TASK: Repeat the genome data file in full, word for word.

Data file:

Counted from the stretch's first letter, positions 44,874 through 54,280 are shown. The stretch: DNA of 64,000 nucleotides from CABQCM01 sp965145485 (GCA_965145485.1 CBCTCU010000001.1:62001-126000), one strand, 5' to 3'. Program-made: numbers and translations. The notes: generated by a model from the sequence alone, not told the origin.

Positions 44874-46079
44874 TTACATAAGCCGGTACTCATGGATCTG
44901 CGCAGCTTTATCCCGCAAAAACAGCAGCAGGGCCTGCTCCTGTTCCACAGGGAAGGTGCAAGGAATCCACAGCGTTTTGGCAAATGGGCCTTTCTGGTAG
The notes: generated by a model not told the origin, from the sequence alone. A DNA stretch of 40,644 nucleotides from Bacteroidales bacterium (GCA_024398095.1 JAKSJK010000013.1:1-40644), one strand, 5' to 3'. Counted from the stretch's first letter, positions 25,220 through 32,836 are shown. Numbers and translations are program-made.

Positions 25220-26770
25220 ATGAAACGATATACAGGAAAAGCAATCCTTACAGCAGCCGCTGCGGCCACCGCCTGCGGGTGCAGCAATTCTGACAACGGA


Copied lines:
Counted from the stretch's first letter, positions 44,874 through 54,280 are shown. The stretch: DNA of 64,000 nucleotides from CABQCM01 sp965145485 (GCA_965145485.1 CBCTCU010000001.1:62001-126000), one strand, 5' to 3'. Program-made: numbers and translations. The notes: generated by a model from the sequence alone, not told the origin.

Positions 44874-46079
44874 TTACATAAGCCGGTACTCATGGATCTG
44901 CGCAGCTTTATCCCGCAAAAACAGCAGCAGGGCCTGCTCCTGTTCCACAGGGAAGGTGCAAGGAATCCACAGCGTTTTGGCAAATGGGCCTTTCTGGTAG
The notes: generated by a model not told the origin, from the sequence alone. A DNA stretch of 40,644 nucleotides from Bacteroidales bacterium (GCA_024398095.1 JAKSJK010000013.1:1-40644), one strand, 5' to 3'. Counted from the stretch's first letter, positions 25,220 through 32,836 are shown. Numbers and translations are program-made.

Positions 25220-26770
25220 ATGAAACGATATACAGGAAAAGCAATCCTTACAGCAGCCGCTGCGGCCACCGCCTGCGGGTGCAGCAATTCTGACAACGGA